Ghost Towns, Silver Reef, Utah
Silver Reef Ghost Town
Explored the mining ghost town of silver reef and found a few several mining structures undisturbed and left standing. There were a half dozen stone ruins and a few restored buildings. If you are in the area while the museum is open its worth checking out. There are tons of old relics to see, the original safe and town photographs. The gentleman I spoke with was very knowledgeable on the history of the town and the Wells Fargo Bank. A great history lesson.
Silver Reef is a ghost town in Washington County, Utah. Silver Reef was established after John Kemple, a prospector from Nevada, discovered a vein of silver in a sandstone formation in 1866. At first, geologists were uncertain about Kemple's find because silver is not usually found in sandstone. In 1875, two bankers from Salt Lake City sent William Barbee to the site to stake mining claims.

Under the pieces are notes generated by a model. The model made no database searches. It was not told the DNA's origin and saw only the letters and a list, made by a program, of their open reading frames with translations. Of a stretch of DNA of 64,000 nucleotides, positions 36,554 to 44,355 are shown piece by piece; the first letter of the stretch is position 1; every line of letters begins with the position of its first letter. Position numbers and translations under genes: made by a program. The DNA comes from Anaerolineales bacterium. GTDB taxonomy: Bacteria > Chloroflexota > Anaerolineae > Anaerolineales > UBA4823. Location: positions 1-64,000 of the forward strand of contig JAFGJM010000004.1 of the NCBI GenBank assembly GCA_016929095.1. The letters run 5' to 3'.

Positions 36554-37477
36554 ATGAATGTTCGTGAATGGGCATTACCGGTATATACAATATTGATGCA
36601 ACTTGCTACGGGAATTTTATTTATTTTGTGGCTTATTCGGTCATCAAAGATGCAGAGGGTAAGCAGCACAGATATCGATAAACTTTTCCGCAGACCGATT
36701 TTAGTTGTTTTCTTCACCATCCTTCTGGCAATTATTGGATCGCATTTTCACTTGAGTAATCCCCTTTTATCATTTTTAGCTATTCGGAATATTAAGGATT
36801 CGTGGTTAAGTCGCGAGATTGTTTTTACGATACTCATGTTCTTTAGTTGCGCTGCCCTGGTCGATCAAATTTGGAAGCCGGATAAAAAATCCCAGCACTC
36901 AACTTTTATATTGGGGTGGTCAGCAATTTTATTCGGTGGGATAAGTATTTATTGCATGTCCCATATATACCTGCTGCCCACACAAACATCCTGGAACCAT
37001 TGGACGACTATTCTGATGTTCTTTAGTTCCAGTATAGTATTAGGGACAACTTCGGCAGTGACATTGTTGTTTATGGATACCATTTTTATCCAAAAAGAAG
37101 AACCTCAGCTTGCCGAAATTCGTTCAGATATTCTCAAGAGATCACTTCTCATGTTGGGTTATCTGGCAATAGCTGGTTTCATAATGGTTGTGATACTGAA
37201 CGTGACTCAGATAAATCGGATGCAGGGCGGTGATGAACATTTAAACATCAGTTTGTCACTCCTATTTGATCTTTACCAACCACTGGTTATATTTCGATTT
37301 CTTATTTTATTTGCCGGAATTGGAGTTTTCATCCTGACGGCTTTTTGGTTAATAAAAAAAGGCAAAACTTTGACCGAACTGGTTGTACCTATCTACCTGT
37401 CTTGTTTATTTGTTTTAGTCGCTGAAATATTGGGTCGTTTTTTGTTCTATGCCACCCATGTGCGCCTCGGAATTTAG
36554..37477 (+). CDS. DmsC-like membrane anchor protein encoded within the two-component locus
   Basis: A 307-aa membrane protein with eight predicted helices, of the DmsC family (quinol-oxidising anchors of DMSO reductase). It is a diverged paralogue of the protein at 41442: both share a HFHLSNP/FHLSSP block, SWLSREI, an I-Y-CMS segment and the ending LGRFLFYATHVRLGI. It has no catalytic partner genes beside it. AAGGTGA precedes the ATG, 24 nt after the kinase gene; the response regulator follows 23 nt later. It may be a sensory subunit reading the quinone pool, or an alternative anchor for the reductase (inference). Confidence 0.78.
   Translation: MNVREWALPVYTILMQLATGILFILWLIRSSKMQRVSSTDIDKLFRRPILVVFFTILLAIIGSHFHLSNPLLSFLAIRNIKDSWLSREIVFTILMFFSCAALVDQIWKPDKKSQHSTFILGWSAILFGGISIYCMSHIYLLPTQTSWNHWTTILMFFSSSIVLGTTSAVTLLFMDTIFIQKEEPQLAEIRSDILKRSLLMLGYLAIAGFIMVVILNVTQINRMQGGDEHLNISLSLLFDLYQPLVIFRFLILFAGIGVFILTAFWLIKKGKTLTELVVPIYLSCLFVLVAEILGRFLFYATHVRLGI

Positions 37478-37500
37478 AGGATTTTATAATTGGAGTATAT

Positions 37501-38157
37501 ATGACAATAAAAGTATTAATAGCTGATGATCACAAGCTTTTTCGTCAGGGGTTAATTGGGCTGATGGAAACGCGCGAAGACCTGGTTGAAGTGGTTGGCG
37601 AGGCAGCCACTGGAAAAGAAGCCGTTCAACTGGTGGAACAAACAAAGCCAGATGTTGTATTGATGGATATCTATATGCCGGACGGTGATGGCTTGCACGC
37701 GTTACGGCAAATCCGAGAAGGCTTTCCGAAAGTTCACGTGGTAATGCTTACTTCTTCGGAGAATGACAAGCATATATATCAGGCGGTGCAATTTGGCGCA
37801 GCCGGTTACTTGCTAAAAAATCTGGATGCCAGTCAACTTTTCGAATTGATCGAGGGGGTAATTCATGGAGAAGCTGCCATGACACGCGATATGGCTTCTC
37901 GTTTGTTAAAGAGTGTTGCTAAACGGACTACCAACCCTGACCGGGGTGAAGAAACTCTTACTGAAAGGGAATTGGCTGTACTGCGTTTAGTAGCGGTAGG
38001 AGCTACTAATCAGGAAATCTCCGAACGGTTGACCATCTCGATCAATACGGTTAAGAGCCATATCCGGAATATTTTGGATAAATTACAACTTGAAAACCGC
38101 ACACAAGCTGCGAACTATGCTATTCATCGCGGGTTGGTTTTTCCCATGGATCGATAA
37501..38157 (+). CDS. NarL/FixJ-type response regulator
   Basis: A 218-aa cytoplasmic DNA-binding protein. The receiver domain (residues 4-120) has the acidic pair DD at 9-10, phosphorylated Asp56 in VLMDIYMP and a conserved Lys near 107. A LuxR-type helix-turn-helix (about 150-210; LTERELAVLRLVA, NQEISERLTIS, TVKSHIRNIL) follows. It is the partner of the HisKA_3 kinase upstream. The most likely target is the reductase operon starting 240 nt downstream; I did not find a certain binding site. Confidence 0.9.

By 1879, about 2,000 people were living in Silver Reef. The town had a mile-long Main Street with many businesses, among them a Wells Fargo office, the Rice Building, and the Cosmopolitan Restaurant. Although adjacent to many Mormon settlements, the town never had a meeting house for Latter-day Saints, only a Catholic church. In 1879, a fire destroyed several businesses, but the residents rebuilt them. Mines were gradually closed, most of them by 1884, as the worldwide price of silver dropped. By 1901, most of the buildings in town had been sent to Leeds or sold for scrap.